IEEE Pizza & Learn: Myths of transmission lines and high-power battery chargers


Join us as Dr. Khan debunks some of the myths around HV transmission lines and the impact of generated electro-magnetic fields. Also, we will learn about three-phase LLC resonant converters used in battery chargers. These converters allow for better thermal management, ripple and smaller filter designs thereby drastically increasing power density.

  Date and Time




  • 2332 Main Mall
  • Vancouver, British Columbia
  • Canada V6T 1Z4
  • Building: Fred Kaiser Building
  • Room Number: 2020
  • Click here for Map

Staticmap?size=250x200&sensor=false&zoom=14&markers=49.2687437%2c 123
  • Starts 07 October 2019 03:57 PM
  • Ends 22 October 2019 11:57 PM
  • All times are Canada/Pacific
  • No Admission Charge
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Dr. Jahangir Khan

Dr. Jahangir Khan of BC Hydro


Myth-busting: Electric and Magnetic Fields around High Voltage Power Lines

Electric and magnetic fields around electronic devices and high-voltage transmission lines follow the same principles. However, at different scales the impacts are different. In particular, there are many misperceptions about electric fields around high voltage power lines. From short duration shocks to long-term physiological impacts – all have important public and worker implications. This talk will review the fundamentals, and present a number of practical scenarios where electric and magnetic fields play dominant roles in the design utility-owned power lines or privately-owned infrastructures.


Jahangir Khan is a Senior Engineer at BC Hydro’s Transmission Engineering Division. As a member of the Electrical Design team, he is responsible for conducting electrical studies related to electromagnetic fields (EMF), electromagnetic transients (EMTP), lightning performance, electrical coordination with pipeline and other assets, worker and public safety.

Jahangir received his Doctoral and Master’s degrees from Memorial University of Newfoundland (MUN), Canada in 2010 and 2004, respectively. He completed his Bachelor’s degree in Electrical Engineering from Bangladesh University of Engineering and Technology (BUET) in 2001. Jahangir is a registered professional engineer in BC and a senior member of IEEE.

Sayed Abbas Arshadi

Sayed Abbas Arshadi of The University of British Columbia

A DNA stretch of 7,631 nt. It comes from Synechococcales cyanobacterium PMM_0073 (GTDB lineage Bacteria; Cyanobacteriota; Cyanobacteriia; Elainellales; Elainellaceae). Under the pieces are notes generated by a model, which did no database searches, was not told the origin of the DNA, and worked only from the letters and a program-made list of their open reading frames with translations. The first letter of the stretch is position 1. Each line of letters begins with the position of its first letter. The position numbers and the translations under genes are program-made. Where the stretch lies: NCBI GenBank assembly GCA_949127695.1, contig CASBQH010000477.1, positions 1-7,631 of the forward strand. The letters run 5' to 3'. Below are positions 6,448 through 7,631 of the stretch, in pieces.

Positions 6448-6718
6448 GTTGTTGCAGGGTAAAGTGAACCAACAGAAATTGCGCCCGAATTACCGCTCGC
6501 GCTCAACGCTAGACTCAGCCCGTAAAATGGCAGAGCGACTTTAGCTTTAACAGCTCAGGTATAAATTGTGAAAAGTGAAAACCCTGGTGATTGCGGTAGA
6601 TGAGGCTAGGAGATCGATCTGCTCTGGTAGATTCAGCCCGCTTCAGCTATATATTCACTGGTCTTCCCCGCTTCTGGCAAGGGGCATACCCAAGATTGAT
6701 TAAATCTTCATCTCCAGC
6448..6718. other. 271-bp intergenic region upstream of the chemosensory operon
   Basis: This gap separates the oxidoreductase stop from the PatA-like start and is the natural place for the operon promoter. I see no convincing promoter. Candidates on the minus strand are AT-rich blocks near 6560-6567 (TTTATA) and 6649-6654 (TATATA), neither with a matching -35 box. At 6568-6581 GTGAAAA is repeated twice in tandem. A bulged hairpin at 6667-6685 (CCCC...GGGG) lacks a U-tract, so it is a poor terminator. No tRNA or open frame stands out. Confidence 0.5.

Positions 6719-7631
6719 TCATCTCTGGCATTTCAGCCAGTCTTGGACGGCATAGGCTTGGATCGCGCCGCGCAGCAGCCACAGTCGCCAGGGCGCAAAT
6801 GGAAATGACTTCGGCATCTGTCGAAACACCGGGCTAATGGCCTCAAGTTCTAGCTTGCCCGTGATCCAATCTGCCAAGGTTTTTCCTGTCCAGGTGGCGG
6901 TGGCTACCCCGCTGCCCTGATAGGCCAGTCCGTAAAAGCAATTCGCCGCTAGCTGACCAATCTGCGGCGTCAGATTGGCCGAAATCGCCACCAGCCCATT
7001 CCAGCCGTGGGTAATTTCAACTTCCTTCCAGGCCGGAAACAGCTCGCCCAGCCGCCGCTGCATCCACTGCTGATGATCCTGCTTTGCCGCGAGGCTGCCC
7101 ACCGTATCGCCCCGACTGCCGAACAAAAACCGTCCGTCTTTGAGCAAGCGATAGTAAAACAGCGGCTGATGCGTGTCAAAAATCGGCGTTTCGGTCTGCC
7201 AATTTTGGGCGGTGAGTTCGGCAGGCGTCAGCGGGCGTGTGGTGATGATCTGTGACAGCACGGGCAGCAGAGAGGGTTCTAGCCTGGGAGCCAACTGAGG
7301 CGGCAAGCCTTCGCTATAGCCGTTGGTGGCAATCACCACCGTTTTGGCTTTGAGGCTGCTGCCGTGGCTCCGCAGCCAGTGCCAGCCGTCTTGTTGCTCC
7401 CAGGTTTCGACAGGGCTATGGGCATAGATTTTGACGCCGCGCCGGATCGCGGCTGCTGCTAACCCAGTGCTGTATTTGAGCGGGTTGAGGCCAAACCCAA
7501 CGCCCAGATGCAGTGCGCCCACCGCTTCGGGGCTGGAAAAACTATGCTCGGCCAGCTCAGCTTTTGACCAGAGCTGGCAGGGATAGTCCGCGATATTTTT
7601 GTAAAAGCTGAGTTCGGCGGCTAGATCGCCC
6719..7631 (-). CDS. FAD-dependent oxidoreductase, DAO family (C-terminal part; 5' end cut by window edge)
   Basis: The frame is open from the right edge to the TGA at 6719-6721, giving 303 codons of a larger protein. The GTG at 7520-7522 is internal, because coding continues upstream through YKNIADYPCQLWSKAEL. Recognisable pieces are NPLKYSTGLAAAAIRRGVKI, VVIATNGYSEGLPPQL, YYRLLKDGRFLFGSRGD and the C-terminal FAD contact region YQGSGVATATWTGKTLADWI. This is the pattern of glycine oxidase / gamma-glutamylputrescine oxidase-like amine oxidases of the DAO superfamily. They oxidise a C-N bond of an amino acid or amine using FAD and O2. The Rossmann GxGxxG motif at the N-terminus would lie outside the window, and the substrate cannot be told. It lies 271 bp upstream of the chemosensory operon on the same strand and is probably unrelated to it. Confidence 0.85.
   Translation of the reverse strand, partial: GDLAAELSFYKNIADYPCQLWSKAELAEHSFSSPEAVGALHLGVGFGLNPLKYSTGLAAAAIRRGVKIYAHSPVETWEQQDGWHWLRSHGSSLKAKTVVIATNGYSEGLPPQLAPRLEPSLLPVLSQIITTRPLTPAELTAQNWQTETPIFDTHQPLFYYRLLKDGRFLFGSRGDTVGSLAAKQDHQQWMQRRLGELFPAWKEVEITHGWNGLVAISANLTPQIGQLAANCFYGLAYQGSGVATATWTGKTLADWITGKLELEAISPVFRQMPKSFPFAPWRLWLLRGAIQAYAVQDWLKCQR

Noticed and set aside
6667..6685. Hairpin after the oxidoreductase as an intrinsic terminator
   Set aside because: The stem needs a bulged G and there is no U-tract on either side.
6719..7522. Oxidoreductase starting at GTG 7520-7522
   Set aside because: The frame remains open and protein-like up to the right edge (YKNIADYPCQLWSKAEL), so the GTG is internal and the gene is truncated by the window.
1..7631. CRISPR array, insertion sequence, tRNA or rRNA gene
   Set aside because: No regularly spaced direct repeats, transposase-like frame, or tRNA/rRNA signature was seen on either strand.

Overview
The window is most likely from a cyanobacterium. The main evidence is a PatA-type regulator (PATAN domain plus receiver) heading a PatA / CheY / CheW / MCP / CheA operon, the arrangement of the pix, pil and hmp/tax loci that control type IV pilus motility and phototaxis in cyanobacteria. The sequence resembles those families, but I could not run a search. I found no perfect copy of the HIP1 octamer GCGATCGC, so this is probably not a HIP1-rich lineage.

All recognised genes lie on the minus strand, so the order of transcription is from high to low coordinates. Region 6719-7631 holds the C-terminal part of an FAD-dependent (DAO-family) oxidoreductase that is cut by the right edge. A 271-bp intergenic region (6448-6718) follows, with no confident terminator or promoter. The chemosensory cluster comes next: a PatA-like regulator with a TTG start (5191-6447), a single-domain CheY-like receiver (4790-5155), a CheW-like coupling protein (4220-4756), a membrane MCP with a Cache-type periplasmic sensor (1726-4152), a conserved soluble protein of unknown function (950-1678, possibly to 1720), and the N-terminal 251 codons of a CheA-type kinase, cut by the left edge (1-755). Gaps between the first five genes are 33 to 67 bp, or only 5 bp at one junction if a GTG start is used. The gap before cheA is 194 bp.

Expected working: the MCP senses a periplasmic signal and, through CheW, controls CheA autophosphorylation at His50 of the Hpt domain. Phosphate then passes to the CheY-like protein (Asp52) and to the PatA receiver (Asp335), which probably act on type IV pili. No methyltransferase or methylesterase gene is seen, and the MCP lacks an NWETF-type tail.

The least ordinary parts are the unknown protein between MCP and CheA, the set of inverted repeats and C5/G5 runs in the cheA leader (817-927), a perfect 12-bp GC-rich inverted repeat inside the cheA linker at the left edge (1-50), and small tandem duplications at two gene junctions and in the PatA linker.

Three-Phase LLC Resonant Converters for Battery Charger Applications

Battery chargers are the power processing stage between energy sources and batteries. In order to be able to cope with newer technological requirements, higher efficiency, higher power density, and enhanced reliability are expected from this type of power converter. The safety, durability, and performance of batteries are highly dependent on how they are charged or discharged. Due to the desirable features of three-phase LLC resonant converters, they have investigated for medium to high power levels. Three-phase LLC resonant converters provide high efficiency, low current ripple, good thermal distribution, and small filter and heat sink size (high power density), that makes them an attractive option for high power battery charger applications. Two main issues to be investigated for three phase resonant converters are: 1) passive components tolerances, which leads to unbalanced behavior of the converter, 2) development of a balancing technique to mitigate the unbalanced behavior of the converter. In this work, methods to use three-phase LLC resonant converters more efficiently are investigated.


Sayed Abbas Arshadi (S'16) was born in Isfahan, Iran. He received his B.Sc. degree in Electrical Engineering from the Malik Ashtar University of Technology, Isfahan, Iran, in 2012, and his M.Sc. degree in Electrical Engineering (Electronics) from the Isfahan University of Technology (IUT), Isfahan, Iran, in 2015. He is currently working toward his PhD degree at the University of British Columbia (UBC), Vancouver, BC, Canada.


He was a Researcher with the Information and Communication Technology Institute (ICTI), Isfahan, Iran, from 2013 to 2016, where he was involved in the design and implementation of power converters. He is also a Research Scholar with Delta-Q Technologies, Burnaby, BC, since 2016. His current research interests include medium and high power DC-DC resonant converters for battery chargers and renewable energy applications.